• Earl April 18, 2016, 9:10 am

    Have owned three pythons. Have owned seven 686 is that I can remember. Prefer the Smith and Wesson 686. The python is a fine pistol beautifully fitted and finished and commonly accurate. The single action is equal to any Smith & Wesson. The double action is not so good. The group is not so good. The rear sight is chunky compared to the Smith & Wesson. The cylinder release is not so well thought out. The lock up is not so strong. I bought the pythons and I shot them back in the 80s and 90s and enjoyed them but I let them go. The 586/686 simply struck me as the better gun. I have shot a lot of matches using the 686. It is the Standard for revolvers to which everything else is compared. When it comes to winning, winners are going to shoot what works best. Even when Colt produced the python as a catalog item, even when there were people who knew how to work a walk, the Smith & Wesson led the way. It is about like the Remington 700 in various Benchrest competitions compared to the Winchester model 70, any Mauser, Etc.

  • Ed Bernacki April 18, 2016, 9:06 am

    I have a 4in Python I bought 5 yrs ago at an estate sale for, get this, $900!!! I shoot it regularly in both ICORE and IDPA matches. Other shooters think I’m nuts for shooting the Python. They tell me I should leave it in the safe and let it appreciate in value. Bull, guns were made to shoot, and shoot this one I do. However, I do alternate it with a M66, 6in to not beat it up too much. Currently negotiating to buy a 6in stainless Python for $2000.. Stay tuned.

  • David April 18, 2016, 9:05 am

    What the author didn’t touch on is the facts. The facts are that years ago Colt foolishly turned there plant into a union run manufacture. S&W has never been union. Which means production costs are much cheaper for S&W. As far as the guns go both are awesome. The colt has a longer trigger pull vs the S&W. S&W double action is what all revolvers actions are juged against. If you find a Python you can afford. Buy it. If you find any S&W you can afford. Buy it. You can’t go wrong with either!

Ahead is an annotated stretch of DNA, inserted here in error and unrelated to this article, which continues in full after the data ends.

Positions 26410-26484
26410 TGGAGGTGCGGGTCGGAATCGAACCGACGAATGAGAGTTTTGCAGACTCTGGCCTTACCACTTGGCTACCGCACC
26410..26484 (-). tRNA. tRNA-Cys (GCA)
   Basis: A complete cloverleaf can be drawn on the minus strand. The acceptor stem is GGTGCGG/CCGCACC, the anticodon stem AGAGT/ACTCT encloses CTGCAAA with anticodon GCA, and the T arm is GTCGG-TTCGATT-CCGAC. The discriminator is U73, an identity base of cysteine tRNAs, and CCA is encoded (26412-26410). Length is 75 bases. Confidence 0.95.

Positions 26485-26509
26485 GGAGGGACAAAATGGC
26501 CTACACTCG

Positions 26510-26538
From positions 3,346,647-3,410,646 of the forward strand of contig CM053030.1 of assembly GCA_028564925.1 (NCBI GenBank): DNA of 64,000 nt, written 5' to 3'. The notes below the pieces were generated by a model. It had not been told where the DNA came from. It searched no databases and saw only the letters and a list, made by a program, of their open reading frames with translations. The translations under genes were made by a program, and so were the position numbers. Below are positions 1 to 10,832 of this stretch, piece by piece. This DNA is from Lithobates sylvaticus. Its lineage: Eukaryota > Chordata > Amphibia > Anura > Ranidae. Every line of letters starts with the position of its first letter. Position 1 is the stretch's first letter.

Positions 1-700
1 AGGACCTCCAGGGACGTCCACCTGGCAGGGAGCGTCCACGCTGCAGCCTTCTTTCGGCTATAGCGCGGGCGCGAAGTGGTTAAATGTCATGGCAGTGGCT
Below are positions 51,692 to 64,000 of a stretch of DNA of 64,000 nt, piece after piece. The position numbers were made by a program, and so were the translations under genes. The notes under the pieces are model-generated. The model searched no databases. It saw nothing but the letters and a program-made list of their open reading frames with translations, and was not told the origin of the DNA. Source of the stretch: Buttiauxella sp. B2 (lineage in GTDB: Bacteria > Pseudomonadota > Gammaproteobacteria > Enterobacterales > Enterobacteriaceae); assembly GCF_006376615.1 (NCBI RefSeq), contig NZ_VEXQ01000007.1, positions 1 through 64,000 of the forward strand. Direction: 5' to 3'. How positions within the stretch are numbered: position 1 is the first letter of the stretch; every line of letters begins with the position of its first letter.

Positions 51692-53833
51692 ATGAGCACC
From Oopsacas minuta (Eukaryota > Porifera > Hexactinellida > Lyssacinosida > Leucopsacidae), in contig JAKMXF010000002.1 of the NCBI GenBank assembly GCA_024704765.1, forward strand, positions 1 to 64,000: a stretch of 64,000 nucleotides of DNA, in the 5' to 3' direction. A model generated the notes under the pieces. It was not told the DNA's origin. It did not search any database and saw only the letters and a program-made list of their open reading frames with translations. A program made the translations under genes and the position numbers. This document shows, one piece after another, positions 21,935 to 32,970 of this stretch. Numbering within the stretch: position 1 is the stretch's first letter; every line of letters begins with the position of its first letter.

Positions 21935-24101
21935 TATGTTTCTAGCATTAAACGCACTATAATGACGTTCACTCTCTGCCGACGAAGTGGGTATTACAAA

• Maxxx May 28, 2016, 2:39 am

      David you are absolutly on target with your post. I totally agree!

  • Keith S April 18, 2016, 8:56 am

    I have/had a bunch of S&W’s of various caliber and models.
    The only S&W .357 I had was a 2-1/2″, 66–great trigger and amazingly easy to keep a tight group at 10 yards–for one wheel in .357!
    The thing bit like a bear, but I could put a box down range in .38 before having to move to the semis.

    I also had a 4″ nickel Python, but never shot it. ( That value reduction by shooting is what made me sell it BTW)
    I HAVE a 6″ King Cobra I shoot fairly often.
    The thing shoots .357’s like they are 38’s and .38’s like they are .22’s
    I know, the weight, the 6″ barrel etc, is where that difference is.

    and just FYI–I HAD a Taurus new .22lr revolver.
    It start shooting back at me within 20 rounds! plus it would stick on cycling at one hole on the wheel.
    I sent it back, they fixed the out-of-time issue, but not the sticking. I have a good dealer, he took the Taurus back in trade against a 617.–That is a nice .22.
    No more Taurus’ for me!

    Bottom line, in my mind, if you can’t/shouldn’t use it, don’t buy it !

    • Buffalochip April 18, 2016, 11:13 pm

      The 4″ barreled 10-shot S&W 617 is a fabulous .22 RF revolver, that needs only one major improvement. I bought one as well, and its major flaw was that it wasn’t quite as light and smooth in the trigger pull department as my K-22s were. I gave it over to a pistolsmith for some work, and now it runs like the old blued 6″ K-22s. Fabulous gun, and the only MIM S&W revolver I’ve ever been able to warm up to. I think the 686 is a great gun, and I have a couple, but both of them have forged hammers and triggers, as well as one piece barrels. Sure wish I could wave a magic wand, and have a forged hammer and trigger in that 617.

      C’mon, Smith & Wesson — dump the chickensh-t MIM parts and two piece barrels, and start making them the right way again. We’ll pay a hundred bucks more for the finishing touches that make them “the way they used to be” — OK? Thanks …

  • Bill April 18, 2016, 8:39 am

    Good article, but why just mention the GP-100 in passing? Making this a THREE way test would have been really interesting. I’m curious how Ruger’s warhorse would have matched up against the Smith and nearly mythological Colt.

    • Irish-7 April 19, 2016, 1:44 am

      By far, the most accurate handgun that I ever fired was a Ruger Security-6 with a 5 inch barrel.

  • Tim Myers April 18, 2016, 8:32 am

    If you cannot tell the difference between a Python and Smith from 30 feet away you shouldn’t be writing about guns.